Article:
By Janet Galligani Casey
Modernity and urbanity have lengthy been thought of at the same time maintaining forces in early twentieth-century the US. yet has the dominance of the city imaginary obscured the significance of the agricultural? How have ladies, specifically, appropriated discourses and pictures of rurality to interrogate the issues of modernity? and the way have they imbued the rural-traditionally considered as a locus for conservatism-with a innovative political valence?Touching on such diversified matters as eugenics, reproductive rights, ads, the economic climate of literary prizes, and the function of the digital camera, a brand new Heartland demonstrates the significance of rurality to the resourceful building of modernism/modernity; it additionally asserts that girls, as items of scrutiny in addition to brokers of critique, had a unique stake in that relation. Casey strains the beliefs informing America's perception of the agricultural throughout a large box of representational domain names, together with social idea, periodical literature, cultural feedback, images, and, such a lot specially, women's rural fiction ("low" in addition to "high"). Her argument is knowledgeable by way of archival learn, so much crucially via a cautious research of The Farmer's spouse, the only nationally allotted farm magazine for ladies and a bit recognized repository of rural American attitudes. via this large scope, a brand new Heartland articulates another mode of modernism by means of not easy orthodox principles approximately gender and geography in twentieth-century the USA.
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Additional resources for A New Heartland: Women, Modernity, and the Agrarian Ideal in America
Yet primary source materials such as the letter quoted here consistently suggest that most farm women performed ﬁeld labor, at least at the busiest times of year. More important is that many farm women apparently desired to perform such work, despite efforts by ofﬁcial organs of the new, mechanized agriculture to redistribute the emphases of farm women’s labors so as to establish farm families more ﬁrmly 38 A NEW HEARTLAND within middle-class parameters. As Jellison shows, attempts by agrarian policymakers to establish an artiﬁcial dichotomy between farm work and domestic work largely failed; prescriptive depictions of the farm woman as akin to the urban homemaker, whose purchase of advanced domestic equipment allowed for more leisure, were frequently resisted by farm women themselves, who used time shaved from domestic chores to contribute further to farmwork.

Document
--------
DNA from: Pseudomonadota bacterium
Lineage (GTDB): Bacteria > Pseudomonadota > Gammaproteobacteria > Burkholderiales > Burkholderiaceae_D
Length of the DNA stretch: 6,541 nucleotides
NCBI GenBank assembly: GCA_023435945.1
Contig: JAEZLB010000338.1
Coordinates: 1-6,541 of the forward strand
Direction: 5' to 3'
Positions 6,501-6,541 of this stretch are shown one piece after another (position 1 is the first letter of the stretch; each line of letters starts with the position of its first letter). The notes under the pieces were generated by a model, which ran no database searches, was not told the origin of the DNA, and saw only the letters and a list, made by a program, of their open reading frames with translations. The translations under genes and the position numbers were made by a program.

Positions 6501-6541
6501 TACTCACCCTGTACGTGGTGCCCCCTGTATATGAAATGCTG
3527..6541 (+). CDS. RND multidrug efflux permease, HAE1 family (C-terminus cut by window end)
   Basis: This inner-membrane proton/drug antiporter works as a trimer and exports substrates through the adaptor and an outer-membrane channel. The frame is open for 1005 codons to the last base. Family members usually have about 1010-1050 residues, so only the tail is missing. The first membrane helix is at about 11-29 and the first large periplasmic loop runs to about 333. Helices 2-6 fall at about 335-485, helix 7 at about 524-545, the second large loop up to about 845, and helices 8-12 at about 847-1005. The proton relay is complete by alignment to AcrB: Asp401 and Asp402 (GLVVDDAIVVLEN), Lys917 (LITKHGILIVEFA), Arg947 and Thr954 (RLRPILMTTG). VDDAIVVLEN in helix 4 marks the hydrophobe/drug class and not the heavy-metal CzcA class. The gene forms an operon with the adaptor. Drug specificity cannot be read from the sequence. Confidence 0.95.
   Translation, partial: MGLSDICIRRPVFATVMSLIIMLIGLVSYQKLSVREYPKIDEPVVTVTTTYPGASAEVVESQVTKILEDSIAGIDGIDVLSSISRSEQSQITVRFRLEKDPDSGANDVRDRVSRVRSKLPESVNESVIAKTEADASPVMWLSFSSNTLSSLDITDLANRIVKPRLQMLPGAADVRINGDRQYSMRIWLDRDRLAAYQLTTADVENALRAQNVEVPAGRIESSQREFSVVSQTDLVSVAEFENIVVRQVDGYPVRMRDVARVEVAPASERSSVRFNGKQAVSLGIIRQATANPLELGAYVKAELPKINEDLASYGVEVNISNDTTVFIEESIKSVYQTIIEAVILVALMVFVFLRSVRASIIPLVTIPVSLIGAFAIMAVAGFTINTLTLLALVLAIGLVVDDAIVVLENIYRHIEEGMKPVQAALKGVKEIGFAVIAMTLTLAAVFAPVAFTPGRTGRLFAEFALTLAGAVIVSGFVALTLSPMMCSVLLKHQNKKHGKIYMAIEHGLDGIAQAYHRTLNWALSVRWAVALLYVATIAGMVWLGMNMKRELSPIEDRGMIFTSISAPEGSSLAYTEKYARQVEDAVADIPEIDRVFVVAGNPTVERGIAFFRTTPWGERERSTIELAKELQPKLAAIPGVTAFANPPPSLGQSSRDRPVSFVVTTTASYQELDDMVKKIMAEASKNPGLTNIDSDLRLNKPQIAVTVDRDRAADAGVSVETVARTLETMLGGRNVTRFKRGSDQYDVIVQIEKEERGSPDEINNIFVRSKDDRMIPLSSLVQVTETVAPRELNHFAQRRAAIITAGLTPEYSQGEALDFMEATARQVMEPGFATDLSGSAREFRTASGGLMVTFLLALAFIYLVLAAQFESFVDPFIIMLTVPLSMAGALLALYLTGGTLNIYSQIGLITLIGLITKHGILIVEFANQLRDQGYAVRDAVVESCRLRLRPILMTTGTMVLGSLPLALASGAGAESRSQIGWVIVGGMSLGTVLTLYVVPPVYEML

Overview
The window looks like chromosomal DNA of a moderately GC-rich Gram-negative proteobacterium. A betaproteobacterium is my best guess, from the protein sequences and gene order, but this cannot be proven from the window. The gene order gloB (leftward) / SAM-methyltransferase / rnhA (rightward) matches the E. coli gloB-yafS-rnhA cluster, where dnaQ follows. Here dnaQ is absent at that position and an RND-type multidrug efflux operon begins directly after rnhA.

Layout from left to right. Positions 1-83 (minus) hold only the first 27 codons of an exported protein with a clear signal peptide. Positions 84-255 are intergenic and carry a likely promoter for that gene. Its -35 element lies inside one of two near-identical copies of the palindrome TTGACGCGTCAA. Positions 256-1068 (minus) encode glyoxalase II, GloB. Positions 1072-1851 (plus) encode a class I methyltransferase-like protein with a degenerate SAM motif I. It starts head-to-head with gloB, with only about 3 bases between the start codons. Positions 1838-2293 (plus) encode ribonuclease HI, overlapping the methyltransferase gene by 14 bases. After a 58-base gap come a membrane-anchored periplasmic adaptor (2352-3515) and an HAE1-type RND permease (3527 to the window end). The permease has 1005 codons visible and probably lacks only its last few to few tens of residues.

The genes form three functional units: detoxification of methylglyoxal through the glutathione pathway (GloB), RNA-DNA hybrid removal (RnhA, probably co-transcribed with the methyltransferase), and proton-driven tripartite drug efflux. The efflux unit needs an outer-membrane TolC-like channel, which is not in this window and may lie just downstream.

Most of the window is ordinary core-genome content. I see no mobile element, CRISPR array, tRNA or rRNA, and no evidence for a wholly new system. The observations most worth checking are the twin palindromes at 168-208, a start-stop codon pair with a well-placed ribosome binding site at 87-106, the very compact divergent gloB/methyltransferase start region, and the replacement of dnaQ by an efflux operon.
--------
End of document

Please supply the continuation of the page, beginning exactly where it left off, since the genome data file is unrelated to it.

As a mother, the farm woman was the key to perpetuating a traditional agrarian ethic and identity, as well as literally manufacturing the farm’s labor pool; furthermore, as overseer of the household’s consumption practices, it was on her labors that the family’s perceived class status often seemed to hinge. Yet typically she also had a hand in the farm’s proﬁt ventures. Both her cultural roles and her very body, then, condensed and refracted the realms of production and reproduction, and production and consumption, that were still presumed mutually exclusive in the broader, middle-class culture.
10 What is surprising, though, is that farm men were not the driving force behind the century’s earliest agrarian-oriented reform efforts; rather, such efforts were organized by men outside of farming, a manifestation of an even deeper irony: the great period of agricultural reform discussion in the United States was instigated at a moment of relative bounty for farmers. The years between 1900 and World War I, often referred to as the golden age of American agriculture, witnessed rising prices for farm products, allowing farm families to live in comfort as compared with the dire years of the late nineteenth century.
A New Heartland: Women, Modernity, and the Agrarian Ideal in America by Janet Galligani Casey